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SPE/PS/CHOA 117524

PS2008-375

Examination of Oil Sands Projects: Gasification, CO2 Emissions and Supply


Costs
Katherine Elliott, Energy Resources Conservation Board1

Copyright 2008, SPE/PS/CHOA International Thermal Operations and Heavy Oil Symposium

This paper was prepared for presentation at the 2008 SPE International Thermal Operations and Heavy Oil Symposium held in Calgary, Alberta, Canada, 20–23 October 2008.

This paper was selected for presentation by an SPE/PS/CHOA Program Committee following review of information contained in a proposal submitted by the author(s). Contents of the paper,
as presented, have not been reviewed by the Society of Petroleum Engineers, the Petroleum Society of Canada, or the Canadian Heavy Oil Association and are subject to correction by the
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Abstract

Global conventional oil and natural gas reserves are on the decline. As a result, non-conventional resource plays, such as
Alberta’s oil sands, are experiencing heightened global interest. Bitumen extraction and upgrading is an energy intensive
process. This article focuses on gasification as a fuel alternative to natural gas for oil sands operation, reviewing current
trends in oil sands reserves, energy requirements, the gasification technology and carbon dioxide (CO2) emissions. A supply
cost methodology is employed to analyze the outlook of lower natural gas consumption and higher emission penalties for oil
sands projects that integrate gasification.

The results of the supply cost analysis illustrate that an integrated oil sands extraction, upgrading and gasification project
is less susceptible to operating cost pressures amidst rising natural gas prices due to its lower natural gas requirements.
However, without means to mitigate CO2 emissions, the supply cost approach indicates that federal offset penalties of CAD
60 per tonne erode any benefit associated with the decreased natural gas use.

Introduction

Constraints on raw materials and labour have caused capital costs of oil sands projects to escalate, some operators citing cost
overruns of 25 to 28 per cent from initial expectations (Harrison 2008a). In order to reduce or control project costs, oil sands
developers are embracing the application of new technologies or the use of mature technologies applied in new ways. One
such technology, gasification, is expected to reduce project operating costs in an era of increasing natural gas prices, thereby
improving project economics. The carbon feedstock partially oxidized within the gasification unit results in a synthetic gas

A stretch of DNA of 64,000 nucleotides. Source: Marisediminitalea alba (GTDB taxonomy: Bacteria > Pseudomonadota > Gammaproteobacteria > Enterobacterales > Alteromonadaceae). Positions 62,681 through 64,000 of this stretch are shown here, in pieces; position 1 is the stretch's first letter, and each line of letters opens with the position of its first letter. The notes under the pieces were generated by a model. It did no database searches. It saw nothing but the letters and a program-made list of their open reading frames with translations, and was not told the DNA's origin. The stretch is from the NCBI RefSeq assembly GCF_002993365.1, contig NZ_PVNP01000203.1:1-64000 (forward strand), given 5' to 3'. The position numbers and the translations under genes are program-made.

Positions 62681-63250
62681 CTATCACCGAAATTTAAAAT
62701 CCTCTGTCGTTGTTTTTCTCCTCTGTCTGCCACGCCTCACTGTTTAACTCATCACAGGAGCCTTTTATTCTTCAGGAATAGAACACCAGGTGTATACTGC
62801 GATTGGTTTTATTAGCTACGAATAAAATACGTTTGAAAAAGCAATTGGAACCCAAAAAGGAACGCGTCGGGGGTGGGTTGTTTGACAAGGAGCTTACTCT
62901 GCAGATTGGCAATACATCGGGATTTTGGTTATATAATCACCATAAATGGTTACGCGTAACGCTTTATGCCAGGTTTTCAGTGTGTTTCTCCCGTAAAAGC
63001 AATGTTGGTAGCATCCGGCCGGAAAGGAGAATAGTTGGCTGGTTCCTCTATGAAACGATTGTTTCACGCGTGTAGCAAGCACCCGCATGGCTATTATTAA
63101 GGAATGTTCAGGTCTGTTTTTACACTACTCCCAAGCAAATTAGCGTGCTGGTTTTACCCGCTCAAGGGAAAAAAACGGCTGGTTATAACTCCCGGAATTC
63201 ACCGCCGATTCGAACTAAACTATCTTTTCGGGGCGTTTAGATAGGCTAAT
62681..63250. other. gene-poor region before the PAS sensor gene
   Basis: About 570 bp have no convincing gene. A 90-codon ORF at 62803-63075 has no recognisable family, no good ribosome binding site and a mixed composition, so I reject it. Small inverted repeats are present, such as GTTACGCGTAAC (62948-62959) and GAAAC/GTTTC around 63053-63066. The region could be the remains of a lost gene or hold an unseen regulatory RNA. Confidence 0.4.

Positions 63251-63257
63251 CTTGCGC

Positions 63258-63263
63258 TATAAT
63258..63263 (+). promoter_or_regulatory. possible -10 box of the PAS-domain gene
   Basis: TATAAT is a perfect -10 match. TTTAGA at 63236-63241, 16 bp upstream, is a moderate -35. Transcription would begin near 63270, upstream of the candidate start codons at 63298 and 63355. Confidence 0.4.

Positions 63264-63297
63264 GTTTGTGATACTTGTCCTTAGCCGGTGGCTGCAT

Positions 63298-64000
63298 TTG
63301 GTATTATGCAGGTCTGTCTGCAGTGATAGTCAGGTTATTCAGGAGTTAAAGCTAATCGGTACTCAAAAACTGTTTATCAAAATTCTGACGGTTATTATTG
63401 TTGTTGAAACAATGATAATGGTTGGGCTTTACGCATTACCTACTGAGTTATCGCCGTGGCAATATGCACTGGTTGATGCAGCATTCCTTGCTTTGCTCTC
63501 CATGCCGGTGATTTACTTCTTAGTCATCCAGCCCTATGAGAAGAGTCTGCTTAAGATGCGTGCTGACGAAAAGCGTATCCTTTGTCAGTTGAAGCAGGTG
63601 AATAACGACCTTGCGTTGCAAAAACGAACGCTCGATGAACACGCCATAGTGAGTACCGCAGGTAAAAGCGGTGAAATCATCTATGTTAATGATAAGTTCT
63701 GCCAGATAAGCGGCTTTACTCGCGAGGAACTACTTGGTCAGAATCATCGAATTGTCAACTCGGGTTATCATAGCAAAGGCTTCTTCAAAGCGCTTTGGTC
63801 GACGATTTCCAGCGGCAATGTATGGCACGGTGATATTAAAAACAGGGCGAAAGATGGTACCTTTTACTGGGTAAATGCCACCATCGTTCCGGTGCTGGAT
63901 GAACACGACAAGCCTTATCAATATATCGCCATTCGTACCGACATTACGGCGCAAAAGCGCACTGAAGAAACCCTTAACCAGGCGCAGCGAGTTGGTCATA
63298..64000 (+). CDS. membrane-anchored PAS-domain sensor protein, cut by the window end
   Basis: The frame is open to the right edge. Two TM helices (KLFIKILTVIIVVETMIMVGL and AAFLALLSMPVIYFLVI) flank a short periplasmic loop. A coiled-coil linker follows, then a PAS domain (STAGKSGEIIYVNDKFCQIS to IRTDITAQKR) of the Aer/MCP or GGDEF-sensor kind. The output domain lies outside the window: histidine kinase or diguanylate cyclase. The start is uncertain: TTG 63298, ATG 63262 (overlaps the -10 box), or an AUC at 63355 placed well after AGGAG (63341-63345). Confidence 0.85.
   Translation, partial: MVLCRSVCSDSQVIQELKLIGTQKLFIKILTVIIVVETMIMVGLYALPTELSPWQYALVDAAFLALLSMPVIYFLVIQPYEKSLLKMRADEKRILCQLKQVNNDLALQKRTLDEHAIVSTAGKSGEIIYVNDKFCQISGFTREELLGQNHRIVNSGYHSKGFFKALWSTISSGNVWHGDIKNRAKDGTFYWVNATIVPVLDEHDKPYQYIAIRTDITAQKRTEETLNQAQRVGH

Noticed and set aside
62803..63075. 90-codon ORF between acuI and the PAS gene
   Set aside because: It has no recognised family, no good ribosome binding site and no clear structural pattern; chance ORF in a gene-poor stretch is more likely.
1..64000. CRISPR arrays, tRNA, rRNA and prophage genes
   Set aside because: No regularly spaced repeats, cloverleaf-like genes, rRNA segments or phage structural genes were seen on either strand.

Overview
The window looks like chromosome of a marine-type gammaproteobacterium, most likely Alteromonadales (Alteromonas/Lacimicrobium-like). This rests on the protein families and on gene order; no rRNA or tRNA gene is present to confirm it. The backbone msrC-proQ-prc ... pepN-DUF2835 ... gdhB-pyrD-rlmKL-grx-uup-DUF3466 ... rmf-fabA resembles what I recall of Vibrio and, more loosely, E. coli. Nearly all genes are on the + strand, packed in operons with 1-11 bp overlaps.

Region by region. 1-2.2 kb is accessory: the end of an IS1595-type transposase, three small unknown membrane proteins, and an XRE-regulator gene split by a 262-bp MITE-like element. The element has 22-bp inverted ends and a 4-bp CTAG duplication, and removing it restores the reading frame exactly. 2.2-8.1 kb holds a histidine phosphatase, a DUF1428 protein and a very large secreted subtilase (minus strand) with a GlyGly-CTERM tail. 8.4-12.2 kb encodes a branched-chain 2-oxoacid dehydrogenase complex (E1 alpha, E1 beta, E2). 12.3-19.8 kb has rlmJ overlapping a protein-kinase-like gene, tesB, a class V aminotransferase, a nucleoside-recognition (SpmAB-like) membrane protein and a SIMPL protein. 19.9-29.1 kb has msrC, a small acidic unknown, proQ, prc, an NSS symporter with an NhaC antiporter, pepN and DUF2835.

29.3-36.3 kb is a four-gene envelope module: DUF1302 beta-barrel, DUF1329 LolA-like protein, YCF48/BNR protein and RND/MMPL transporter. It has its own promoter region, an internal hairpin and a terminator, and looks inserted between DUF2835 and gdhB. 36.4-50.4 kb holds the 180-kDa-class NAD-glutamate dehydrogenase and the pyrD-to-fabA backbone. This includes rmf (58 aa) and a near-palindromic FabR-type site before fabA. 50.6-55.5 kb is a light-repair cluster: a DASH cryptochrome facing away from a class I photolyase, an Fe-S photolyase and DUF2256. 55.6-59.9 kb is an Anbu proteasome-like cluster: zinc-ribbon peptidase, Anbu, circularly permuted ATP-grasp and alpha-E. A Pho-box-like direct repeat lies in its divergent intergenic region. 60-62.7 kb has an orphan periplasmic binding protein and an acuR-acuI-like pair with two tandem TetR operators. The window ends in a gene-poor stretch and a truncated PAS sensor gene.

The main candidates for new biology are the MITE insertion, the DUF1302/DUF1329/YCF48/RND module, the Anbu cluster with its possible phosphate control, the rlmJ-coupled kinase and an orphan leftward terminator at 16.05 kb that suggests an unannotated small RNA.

heavily concentrated in CO2. Provincial and federal regulations regarding CO2 emissions will tighten over the coming years,
leaving some concern with respect to the use of gasification technologies without the infrastructure required to mitigate its
associated greenhouse gas emissions.

This paper begins with a general discussion of Alberta’s oil sands reserves, production and energy requirements. Due to
expectations of high natural gas prices, the application of different technologies to the oil sands, in particular, the use of
gasification as a method to produce bitumen-derived synthesis gas is discussed. Two oil sands projects that are currently
under construction and implementing gasification technology are briefly described. A comparison of emission intensities
from projects that employ gasification leads to a forecast of carbon dioxide equivalent (CO2e) emissions from the oil sands
and the impact of Alberta’s legislation and the federal framework on greenhouse gas emissions are examined. The paper
concludes by employing a supply cost methodology to compare an integrated extraction and upgrading project utilizing
gasification versus a similar project utilizing a conventional steam methane reforming process (SMR).

1
The views expressed in this paper are those of the author and may not reflect the views of the ERCB.
2 SPE/PS/CHOA 117524

Oil Sands Reserves

Oil sands are areally extensive deposits of extra heavy crude or bitumen mixed mainly with sand and water (oil sands are
also comprised of clay particles and trace minerals to a smaller degree). Bitumen is viscous mixture of hydrocarbons that
does not flow in its natural state. Alberta’s oil sands deposits are located in the Northern portion of the province in three
designated Oil Sands Areas (OSA): Athabasca, Cold Lake and Peace River. These three OSA contain fifteen distinct oil
sands deposits. Together, the Athabasca, Cold Lake and Peace River OSA occupy an area of about 54 000 square miles
(about a third the size of the state of Texas). Small portions of these areas also contain heavy oil that can flow naturally to a
well, but for administrative purposes the heavy oil is considered part of the oil sands deposit and is included in the in-situ
production volumes.

In Alberta, where oil sands deposits are close to the surface, the bitumen laden sand is excavated using mining technology
and the bitumen is separated from the sands in surface facilities using hot water. Alternatively, in deeper oil sands deposits
where it is difficult to mine the resource the bitumen is extracted in-situ utilizing a variety of thermal and enhanced processes
such as the injection of steam, water or solvents. Ideally, in-situ processes facilitate the removal of bitumen from the reservoir
while keeping the sand in the reservoir.

As of 31 December 2007, Alberta’s Energy Resources Conservation Board (ERCB) estimated that the OSA contains as
much as 172.7 billion barrels (bbl) of remaining established reserves. As Fig. 1 illustrates, 31.2 billion bbl are considered
recoverable by surface mining techniques, while 141.5 billion bbl, or 82 per cent of the remaining established reserves, must
be recovered in-situ. In comparison, the remaining established reserves of conventional light-medium and heavy crude oil in
Alberta is in the order of 1.5 billion bbl.

Fig. 1. Comparison of Alberta crude oil and bitumen reserves

Alberta’s crude bitumen production totaled 482.1 million bbl in 2007, with cumulative production of bitumen at